Certification requirements NFPA 101(00), Sec. 126.96.36.199 requires that emergency generators be installed, tested and maintained in accordance with NFPA 110, Standard for Emergency and Standby Power Systems. Chapter 2 of NFPA 101 references the 1999 edition of NFPA 110.
Buildings that fall under Chapter 18 of NFPA 101(00) and are equipped with or in which patients require the use of life-support systems (e.g. hospitals, nursing homes with residents on ventilators) must also meet the maintenance and testing provisions of the 1999 edition of NFPA 99, Standard for Health Care Facilities [see NFPA 101(00), Sections 188.8.131.52, 184.108.40.206, 220.127.116.11 and 18.104.22.168].
Provisions dealing with maintenance and testing of emergency generators can be found in NFPA 99(99), Sec. 3-4.4. This section starts out by referencing NFPA 110, but also deals with such issues as:
• Testing intervals
• Test conditions
• Personnel qualifications
• Maintenance and testing of circuitry
• Maintenance of batteries
Each facility should have a copy of these standards. They can be ordered from NFPA at 1-800-344- 3555 or www.nfpacatalog.org.
Generator classifications In order to follow the requirements in NFPA 99 and NFPA 110, you need to know the classification systems used by those standards:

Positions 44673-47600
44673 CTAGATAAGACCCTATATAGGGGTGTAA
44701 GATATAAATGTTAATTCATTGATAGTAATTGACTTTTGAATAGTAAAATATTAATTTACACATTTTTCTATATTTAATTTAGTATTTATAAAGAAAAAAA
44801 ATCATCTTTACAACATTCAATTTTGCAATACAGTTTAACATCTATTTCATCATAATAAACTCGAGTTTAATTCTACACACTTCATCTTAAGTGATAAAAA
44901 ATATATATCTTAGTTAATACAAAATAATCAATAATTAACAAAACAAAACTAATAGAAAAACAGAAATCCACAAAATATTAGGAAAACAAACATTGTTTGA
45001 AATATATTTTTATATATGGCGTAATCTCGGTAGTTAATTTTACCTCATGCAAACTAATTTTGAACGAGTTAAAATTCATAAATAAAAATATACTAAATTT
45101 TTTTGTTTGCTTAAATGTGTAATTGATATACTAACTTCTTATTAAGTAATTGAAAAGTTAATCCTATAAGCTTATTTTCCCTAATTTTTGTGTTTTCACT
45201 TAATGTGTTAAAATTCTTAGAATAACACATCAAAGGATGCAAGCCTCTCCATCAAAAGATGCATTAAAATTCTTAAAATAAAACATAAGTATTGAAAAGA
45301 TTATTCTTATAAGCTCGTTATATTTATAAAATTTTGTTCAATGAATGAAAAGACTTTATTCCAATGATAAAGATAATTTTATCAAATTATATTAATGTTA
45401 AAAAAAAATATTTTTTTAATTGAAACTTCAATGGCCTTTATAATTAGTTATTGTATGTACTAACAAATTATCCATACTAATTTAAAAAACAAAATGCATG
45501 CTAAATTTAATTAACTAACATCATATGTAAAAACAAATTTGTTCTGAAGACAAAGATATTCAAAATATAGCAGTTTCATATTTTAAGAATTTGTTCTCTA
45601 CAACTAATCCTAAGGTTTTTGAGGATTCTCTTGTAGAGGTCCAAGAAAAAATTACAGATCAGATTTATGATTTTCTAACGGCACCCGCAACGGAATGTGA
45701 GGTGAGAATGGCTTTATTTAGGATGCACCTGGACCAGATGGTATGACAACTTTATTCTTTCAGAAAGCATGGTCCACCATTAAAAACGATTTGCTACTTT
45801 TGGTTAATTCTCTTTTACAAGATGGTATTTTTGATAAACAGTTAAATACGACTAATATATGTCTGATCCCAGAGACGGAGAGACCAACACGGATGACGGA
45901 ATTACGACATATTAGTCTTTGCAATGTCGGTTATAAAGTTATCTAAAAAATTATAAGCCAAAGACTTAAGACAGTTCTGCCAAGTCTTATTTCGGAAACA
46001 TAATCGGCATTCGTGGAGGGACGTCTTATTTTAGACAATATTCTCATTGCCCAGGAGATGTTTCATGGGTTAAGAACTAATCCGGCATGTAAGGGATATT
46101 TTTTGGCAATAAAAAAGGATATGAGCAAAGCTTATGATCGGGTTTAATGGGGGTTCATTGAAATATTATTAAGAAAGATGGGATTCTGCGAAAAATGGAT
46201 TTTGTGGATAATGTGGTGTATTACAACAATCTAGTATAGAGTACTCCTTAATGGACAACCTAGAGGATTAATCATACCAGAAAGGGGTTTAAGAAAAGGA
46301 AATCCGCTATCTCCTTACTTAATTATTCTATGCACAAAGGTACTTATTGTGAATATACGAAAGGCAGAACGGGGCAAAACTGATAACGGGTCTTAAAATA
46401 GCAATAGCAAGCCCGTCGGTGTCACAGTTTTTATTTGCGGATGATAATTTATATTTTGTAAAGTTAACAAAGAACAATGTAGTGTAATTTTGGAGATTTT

1. Let’s take a look at NFPA 99 first:
a. NFPA 99 treats emergency generators as part of an essential electrical system (EES), which is defined as, “A system comprised of alternate sources of power and all connected distribution systems and ancillary equipment, designed to ensure continuity of electrical power to designated areas and functions of a health care facility during disruption of normal power sources, and also to minimize disruption within the internal wiring system.” [see NFPA 99(99), Chapter 2, Definitions].
b. NFPA 99 breaks essential electrical systems down into three categories – Type 1, Type 2 and Type 3. Basically, the services provided by a facility determine the type of EES required as follows:
• NFPA 99(99), Sec. 12-3.3.2 requires essential electrical systems in hospitals to conform to Type 1 system requirements.
• NFPA 99(99), Sec. 16-3.3.2 requires essential electrical systems in nursing homes to conform to Type 2 system requirements. By exception, however, Type 3 systems are allowed in nursing homes that do not provide life support (e.g. ventilators).
c. For a more detailed description of these three types of systems, see Chapter 3 of NFPA 99(99). If you’re unsure about which type of system describes your generator, the vendor that installed and/or maintains your generator should be able to provide you with that information.